California lawmakers are trying to help the state’s insurance regulators pay more attention to long-term care insurance (LTCI) issuers.
Members of the California Senate last week passed Assembly Bill 1104 — the California Life and Health Insurance Guarantee Association bill — by a 39-0 vote.
AB 1104 Provisions
AB 1104 would let the state insurance commissioner charge an LTCI issuer a financial surveillance assessment of up to $1 million per year. The commissioner could use the money to pay for tracking LTCI issuers’ finances.
The actual size of the financial surveillance assessment would depend on how much the California Department of Insurance actually spends on analyzing LTCI issuers’ financial reports.
AB 1104 would also require any issuer that’s providing LTCI coverage for more than 10,000 people to file detailed LTCI performance disclosure reports with the insurance commissioner every year. The reports would be based on the National Association of Insurance Commissioners’ new Actuarial Guideline 51 standard.
AG 51 requires affected LTCI issuers to report on how many of the insureds need long-term care services, how many have died, and how many have dropped their policies.
A third provision in AB 1104 would add two members of the public to the board of the California Life and Health Insurance Guarantee Association, or CLHIGA. The insurance commissioner would appoint the two public members.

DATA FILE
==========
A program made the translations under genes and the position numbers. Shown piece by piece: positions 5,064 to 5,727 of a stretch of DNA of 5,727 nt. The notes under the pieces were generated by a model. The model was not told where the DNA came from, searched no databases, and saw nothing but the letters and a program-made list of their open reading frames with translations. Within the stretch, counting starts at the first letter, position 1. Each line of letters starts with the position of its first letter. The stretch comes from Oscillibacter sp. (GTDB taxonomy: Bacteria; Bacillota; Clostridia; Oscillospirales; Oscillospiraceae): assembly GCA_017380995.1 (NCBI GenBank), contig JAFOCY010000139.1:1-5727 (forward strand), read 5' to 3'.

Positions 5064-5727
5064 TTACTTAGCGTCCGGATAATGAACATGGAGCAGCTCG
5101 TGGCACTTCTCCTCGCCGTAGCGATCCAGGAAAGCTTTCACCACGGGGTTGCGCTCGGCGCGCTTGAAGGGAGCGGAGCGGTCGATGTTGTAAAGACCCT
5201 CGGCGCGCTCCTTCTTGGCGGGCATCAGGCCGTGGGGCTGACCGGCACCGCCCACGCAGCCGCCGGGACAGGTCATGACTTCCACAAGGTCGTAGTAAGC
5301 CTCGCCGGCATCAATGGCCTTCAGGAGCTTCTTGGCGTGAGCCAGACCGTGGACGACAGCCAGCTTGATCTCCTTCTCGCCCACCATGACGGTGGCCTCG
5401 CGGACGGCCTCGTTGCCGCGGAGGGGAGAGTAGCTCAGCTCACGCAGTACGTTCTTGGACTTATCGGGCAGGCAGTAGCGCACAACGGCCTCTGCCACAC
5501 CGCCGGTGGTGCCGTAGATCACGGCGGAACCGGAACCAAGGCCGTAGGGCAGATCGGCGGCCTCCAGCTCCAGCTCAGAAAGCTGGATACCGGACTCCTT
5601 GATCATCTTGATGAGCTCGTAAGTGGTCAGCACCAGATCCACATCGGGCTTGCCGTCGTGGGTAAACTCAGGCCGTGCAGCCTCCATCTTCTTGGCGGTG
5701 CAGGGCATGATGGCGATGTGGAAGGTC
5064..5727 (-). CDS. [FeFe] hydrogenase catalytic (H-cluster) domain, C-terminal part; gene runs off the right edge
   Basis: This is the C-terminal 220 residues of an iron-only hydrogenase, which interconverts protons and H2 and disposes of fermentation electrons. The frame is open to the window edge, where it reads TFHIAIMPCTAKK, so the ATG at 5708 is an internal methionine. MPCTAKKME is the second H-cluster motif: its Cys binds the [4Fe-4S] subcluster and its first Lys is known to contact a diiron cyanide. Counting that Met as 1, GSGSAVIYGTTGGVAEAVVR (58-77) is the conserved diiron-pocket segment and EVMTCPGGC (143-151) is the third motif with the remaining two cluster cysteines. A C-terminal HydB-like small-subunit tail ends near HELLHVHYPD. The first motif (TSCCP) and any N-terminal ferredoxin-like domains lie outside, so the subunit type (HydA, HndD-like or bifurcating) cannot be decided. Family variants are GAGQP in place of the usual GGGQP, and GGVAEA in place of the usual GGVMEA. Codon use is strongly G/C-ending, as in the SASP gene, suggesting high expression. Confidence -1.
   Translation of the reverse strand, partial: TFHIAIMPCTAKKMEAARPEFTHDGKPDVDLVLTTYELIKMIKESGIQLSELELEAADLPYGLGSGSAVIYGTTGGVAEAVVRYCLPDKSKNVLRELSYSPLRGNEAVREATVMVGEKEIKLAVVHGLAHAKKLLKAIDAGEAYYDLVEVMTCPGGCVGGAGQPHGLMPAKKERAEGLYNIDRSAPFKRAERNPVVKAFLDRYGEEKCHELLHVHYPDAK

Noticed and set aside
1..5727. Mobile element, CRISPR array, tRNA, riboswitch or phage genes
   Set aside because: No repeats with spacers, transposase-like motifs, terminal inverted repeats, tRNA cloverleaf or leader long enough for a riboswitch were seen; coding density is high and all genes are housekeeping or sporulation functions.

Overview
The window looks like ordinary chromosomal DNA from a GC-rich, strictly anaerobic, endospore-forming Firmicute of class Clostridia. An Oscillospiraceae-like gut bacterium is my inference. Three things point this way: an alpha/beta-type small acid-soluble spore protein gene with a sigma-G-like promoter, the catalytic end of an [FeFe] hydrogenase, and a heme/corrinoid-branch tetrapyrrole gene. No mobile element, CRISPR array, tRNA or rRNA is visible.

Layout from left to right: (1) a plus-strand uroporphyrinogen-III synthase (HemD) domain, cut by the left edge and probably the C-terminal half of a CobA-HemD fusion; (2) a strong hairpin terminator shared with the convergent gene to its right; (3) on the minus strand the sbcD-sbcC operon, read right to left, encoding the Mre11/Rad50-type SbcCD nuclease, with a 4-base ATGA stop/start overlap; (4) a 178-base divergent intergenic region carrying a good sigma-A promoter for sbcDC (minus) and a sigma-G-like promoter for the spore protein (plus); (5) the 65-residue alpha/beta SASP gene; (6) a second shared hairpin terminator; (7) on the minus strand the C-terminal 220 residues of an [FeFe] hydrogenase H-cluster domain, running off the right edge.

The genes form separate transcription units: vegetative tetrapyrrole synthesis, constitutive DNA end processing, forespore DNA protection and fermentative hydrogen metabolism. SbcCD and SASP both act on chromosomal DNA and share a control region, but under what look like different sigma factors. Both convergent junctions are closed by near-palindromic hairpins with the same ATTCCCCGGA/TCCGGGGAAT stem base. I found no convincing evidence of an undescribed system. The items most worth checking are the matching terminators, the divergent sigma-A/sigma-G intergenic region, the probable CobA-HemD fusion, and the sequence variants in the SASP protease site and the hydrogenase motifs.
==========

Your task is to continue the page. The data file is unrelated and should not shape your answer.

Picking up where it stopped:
AB 1104 was introduced by state Assembly Majority Leader Ian Calderon, D-Whittier.
Members of the California Assembly approved the bill by a 77-0 vote in May.
The bill has the support of CLHIGA, the Association of California Life and Health Insurance Companies, and the California chapter of the National Association of Insurance Financial Advisors. It appears likely that California Gov. Gavin Newsom, D, will sign the bill.
CLHIGA is supposed to use cash from life and health insurers that are still business to pay the claims of life and health insurers that fail.
Brian Flemmer, an analyst at the California Office of Senate Floor Analyses, wrote in July that Calderon wants to expand the CLHIGA board because, today, the CLHIGA board is made up entirely of people from the insurance industry.
Adding two public members “will ensure that the interests of the public at large, not just the insurance industry, are part of deliberations at CLHIGA,” according to Flemmer.
AB 1104 includes the financial surveillance assessment provision to help the California Department of Insurance better understand the financial position of LTCI issuers, “and hopefully act early enough to head off potential insolvencies,” Flemmer writes .
CLHIGA has paid $1.1 billion for claims in connection with 39 insolvencies since it was organized, in 1991.
California residents will have to pay about $400 million in surcharges to help 8,000 policyholders affected by the insolvency of just one LTCI issuer, Penn Treaty, Flemmer says. That works out to an average of $50,000 in surcharges per affected Penn Treaty policyholder.
Links to information about California Assembly Bill 1104 are available here.
— Read Life Insurers, Health Insurers Clash Over Penn Treaty Coverage, on ThinkAdvisor.